Industry players in the mining sector have cautioned authorities over the dire consequences of galamsey on Ghana's mineral revenue as international refineries hints of blacklisting countries that employ unethical mining methods.
Industry players in the mining sector have cautioned authorities over the dire consequences of galamsey on Ghana's mineral revenues.
These players believe that, apart from the environmental hazards that galamsey causes, the country also risks losing patronage of its gold by global refineries.
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A galamsey is a local artisanal miner in Ghana. These people do mining independent of mining companies, digging small pits and tunnels by hand.
In Ghana, mining activities in gold-rich regions can be traced to back to the days of colonialism when the nation was called the Gold Coast. Ghana’s huge mineral wealth places the country tenth, in the world of gold producers.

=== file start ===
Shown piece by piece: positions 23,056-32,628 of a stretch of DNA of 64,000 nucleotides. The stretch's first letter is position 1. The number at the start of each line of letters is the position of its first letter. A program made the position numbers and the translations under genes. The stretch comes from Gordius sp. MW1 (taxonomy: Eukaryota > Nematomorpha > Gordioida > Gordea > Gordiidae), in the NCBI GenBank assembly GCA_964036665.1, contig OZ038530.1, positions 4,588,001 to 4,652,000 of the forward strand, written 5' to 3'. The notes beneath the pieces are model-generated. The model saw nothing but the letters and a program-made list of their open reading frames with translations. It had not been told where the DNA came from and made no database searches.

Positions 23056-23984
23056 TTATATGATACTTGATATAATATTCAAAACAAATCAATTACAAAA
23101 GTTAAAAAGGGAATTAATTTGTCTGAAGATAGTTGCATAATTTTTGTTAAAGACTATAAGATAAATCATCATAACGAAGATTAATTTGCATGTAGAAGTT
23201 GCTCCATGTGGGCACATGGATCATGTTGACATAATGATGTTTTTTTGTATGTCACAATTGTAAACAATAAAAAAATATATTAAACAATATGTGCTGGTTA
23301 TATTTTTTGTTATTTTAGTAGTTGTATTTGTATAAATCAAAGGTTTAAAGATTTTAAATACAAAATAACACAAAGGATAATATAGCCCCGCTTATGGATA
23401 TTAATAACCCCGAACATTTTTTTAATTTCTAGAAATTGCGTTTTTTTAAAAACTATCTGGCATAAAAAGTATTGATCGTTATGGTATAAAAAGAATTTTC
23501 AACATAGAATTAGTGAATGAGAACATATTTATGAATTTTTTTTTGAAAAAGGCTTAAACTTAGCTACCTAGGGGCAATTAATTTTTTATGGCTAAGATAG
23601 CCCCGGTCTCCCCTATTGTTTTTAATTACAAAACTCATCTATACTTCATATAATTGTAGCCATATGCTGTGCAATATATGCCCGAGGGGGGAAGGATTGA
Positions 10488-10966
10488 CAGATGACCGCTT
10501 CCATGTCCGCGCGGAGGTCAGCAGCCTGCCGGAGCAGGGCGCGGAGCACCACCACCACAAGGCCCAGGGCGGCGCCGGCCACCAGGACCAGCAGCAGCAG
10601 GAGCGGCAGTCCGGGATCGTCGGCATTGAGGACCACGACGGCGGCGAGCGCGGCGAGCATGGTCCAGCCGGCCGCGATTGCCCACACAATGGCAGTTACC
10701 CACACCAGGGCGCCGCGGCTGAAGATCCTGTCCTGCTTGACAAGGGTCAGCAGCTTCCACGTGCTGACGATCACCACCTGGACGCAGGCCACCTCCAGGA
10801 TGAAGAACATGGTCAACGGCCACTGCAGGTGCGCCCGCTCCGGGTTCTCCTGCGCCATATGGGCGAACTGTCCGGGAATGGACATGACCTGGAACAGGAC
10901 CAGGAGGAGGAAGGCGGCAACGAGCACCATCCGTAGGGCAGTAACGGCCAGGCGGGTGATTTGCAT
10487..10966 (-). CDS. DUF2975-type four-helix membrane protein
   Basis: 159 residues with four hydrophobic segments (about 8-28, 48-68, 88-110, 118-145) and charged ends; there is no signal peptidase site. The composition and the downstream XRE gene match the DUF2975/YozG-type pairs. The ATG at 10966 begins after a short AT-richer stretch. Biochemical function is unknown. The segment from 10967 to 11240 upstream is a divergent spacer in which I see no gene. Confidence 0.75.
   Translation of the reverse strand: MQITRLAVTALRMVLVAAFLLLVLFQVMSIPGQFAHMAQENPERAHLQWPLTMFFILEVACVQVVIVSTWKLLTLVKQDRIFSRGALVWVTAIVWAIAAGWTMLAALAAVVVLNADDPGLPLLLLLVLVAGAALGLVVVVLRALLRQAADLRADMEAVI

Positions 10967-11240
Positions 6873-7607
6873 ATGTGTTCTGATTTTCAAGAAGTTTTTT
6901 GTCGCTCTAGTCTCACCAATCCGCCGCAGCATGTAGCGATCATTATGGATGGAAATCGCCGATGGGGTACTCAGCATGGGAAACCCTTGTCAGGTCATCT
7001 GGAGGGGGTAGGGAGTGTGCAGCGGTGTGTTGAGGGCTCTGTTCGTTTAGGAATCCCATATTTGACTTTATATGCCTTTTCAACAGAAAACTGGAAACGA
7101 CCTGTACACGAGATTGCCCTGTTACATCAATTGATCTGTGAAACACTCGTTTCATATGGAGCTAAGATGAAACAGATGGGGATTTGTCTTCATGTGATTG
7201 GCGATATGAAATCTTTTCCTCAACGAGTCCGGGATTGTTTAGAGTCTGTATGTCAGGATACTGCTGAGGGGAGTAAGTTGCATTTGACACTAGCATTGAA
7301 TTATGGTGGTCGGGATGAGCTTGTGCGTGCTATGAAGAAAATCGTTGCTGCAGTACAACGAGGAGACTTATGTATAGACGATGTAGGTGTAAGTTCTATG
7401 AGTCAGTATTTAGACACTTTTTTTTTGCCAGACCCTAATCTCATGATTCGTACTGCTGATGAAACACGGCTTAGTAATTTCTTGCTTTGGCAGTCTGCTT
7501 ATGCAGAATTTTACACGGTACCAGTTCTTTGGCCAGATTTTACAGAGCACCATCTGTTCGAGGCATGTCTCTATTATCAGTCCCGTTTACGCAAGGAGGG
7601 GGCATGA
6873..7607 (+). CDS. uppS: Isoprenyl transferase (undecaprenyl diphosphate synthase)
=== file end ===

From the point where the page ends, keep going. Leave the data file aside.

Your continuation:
The mining industry in Ghana accounts for 5% of the country's GDP and minerals make up 37% of total exports, with gold contributing over 90% of the total mineral exports.
However, the Minerals Commission of Ghana says the country risks losing such benefits due to menaces like galamsey among others.
The Chief Executive Officers of the Minerals Commission, Dr. Toni Aubynn explains that foreign refineries say, the use of children in mining and also unethical standards that pollute the environment will make them boycott the country's gold.
The International Labour Organization estimates that about one million Ghanaian children work in artisanal mining.
This they say is against international mining regulations
Gold refiners hold significant power in the supply chain, as there are few companies who refine most of the world’s gold.
Reports show that these refineries have been advised to boycott gold from Ghana as a strong measure to eradicate child labour from the supply chains.
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The Minerals' Commission in Ghana says some refineries have already hinted plans to boycott gold from Ghana.
However the commission explains that it is pushing hard to draw the line between legal mining and galamsey so as to win some trust in the face of international refineries.